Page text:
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Quality of Life After Stroke and Aphasia: Stroke Survivors’ and Spouses’ Perspectives. Emma Jane Ford August 2014 Thesis submitted in partial fulfilment of the requirements of Staffordshire and Keele Universities for the jointly awarded degree of Doctorate in Clinical Psychology

Ford, Emma (2014) Quality of Life After Stroke and Aphasia: Stroke Survivors’ and Spouses’ Perspectives. Emma Jane Ford August 2014 Thesis submitted in partial fulfilment of the requirements of Staffordshire and Keele Universities for the jointly awarded degree of Doctorate in Clinical Psychology. Doctoral thesis, Staffordshire University.

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Abstract
A thesis was completed as part of the author’s Doctorate in Clinical Psychology. Having previously
worked in research teams investigating the impact of stroke and aphasia upon individuals and
spending two years working therapeutically with people with low mood and post-stroke aphasia, a
passion for aiding this client group to achieve a good quality of life was developed. Furthermore,
completing this work highlighted the paucity of good quality research including this population,
despite having learned from personal experience that it was feasible to do so, given that the
appropriate adaptations and considerations were made to accommodate communication difficulties.
Subsequently, a need for further research regarding quality of life post-stroke and aphasia was
acknowledged. An initial review of the existing literature regarding quality of life post-stroke
and aphasia was conducted, to determine what was already known, and what remained to be found. The
studies identified for review were subjected to evaluation. The outcome of the review suggested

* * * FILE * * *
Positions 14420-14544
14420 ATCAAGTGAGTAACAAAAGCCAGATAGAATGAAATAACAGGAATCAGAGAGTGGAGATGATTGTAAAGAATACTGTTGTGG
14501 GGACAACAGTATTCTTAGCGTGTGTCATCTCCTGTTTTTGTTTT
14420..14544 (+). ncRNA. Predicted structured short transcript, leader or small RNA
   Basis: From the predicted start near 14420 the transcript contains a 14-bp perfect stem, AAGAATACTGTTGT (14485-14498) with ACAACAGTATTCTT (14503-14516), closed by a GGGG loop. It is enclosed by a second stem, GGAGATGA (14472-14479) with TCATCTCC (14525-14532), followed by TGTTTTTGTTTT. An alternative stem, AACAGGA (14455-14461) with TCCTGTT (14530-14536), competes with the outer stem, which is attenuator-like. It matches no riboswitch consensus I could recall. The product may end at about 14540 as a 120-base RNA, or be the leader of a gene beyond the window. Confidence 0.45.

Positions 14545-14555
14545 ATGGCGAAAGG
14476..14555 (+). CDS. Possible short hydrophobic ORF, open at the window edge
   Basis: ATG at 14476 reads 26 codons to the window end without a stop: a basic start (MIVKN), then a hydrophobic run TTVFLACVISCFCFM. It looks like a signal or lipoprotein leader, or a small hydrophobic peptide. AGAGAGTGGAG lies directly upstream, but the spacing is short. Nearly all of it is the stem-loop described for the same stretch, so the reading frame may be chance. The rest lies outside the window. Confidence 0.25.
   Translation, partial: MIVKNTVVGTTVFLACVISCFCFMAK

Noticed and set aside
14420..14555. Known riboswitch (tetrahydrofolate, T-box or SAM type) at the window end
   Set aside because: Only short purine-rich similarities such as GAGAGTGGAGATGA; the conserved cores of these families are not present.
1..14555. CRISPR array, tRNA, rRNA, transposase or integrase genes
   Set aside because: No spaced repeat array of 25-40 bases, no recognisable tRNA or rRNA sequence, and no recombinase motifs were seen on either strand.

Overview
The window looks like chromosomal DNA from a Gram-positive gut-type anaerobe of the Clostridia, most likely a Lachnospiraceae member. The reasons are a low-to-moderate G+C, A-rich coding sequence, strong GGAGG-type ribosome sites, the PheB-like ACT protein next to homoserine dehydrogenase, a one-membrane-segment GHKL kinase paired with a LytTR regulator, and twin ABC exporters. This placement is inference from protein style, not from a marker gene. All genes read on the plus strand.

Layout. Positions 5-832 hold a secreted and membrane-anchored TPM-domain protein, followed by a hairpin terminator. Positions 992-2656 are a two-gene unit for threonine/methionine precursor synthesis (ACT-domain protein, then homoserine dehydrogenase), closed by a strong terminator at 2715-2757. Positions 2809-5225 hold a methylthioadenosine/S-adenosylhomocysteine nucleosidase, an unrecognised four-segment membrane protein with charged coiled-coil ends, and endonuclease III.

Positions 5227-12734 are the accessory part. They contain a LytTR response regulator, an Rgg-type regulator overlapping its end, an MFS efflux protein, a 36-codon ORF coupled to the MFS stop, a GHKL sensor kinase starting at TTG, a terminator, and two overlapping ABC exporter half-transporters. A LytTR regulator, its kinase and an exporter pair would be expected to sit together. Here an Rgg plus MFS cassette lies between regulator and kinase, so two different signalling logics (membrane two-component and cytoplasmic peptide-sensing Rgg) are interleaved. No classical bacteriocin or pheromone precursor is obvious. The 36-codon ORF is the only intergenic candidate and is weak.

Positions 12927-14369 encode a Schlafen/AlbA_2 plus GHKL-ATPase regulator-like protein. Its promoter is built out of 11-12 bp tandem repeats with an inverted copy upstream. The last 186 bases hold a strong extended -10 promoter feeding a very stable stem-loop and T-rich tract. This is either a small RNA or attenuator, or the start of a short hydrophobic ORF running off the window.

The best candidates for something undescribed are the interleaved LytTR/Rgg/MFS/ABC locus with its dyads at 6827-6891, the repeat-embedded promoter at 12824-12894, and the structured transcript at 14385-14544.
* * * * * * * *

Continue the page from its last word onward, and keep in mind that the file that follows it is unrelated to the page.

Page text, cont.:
that quality of life was a complex, multifaceted concept, impacted by a number of factors, but that
it was not possible to determine for certain what factors were important in achieving a good
quality of life, primarily due to the methodological limitations of the studies forming the
evidence base. Chiefly, the data collection methods used were seemingly inappropriate for people
with communication difficulties. Thus it was proposed that the more aphasia friendly, Q methodology
approach was utilised to gather the views of people with post-stroke aphasia about what factors
were important to achieve a good quality of life. Six aphasic stroke survivors and five spouses
completed a Q sort task, in which they were required to rank a number of statements depicting
different factors related to quality of life, in terms of personal importance. Spouses did this
task from the perspective of the stroke survivor. Ultimately, two factors were identified:
‘returning to the pre-stroke self’ which represented the stroke survivors of working age, and ‘life
beyond stroke, what’s important now?’ which reflected the views of the older, retired participants.
The two factors were considered in relation to Erikson’s (1968) psychosocial stages of development
model and in terms of stroke recovery models (Holbrook,
Quality of Life After Stroke and Aphasia
1982; Kirkevold, 2002). Significant, strong and positive pair-wise correlations between the Q sort
outcomes of the stroke survivors’ and their respective spouses’ suggested that spouses could
reliably report the stroke survivors’ views regarding quality of life. The importance of the
findings in relation to the work of a clinical psychologist was subsequently considered.

Item Type: Thesis (Doctoral)
Subjects: L300 Sociology
Depositing User: Linda FRADLEY
Date Deposited: 30 Jan 2015 14:42
Last Modified: 30 Jan 2015 14:42
URI: http://eprints.staffs.ac.uk/id/eprint/1997

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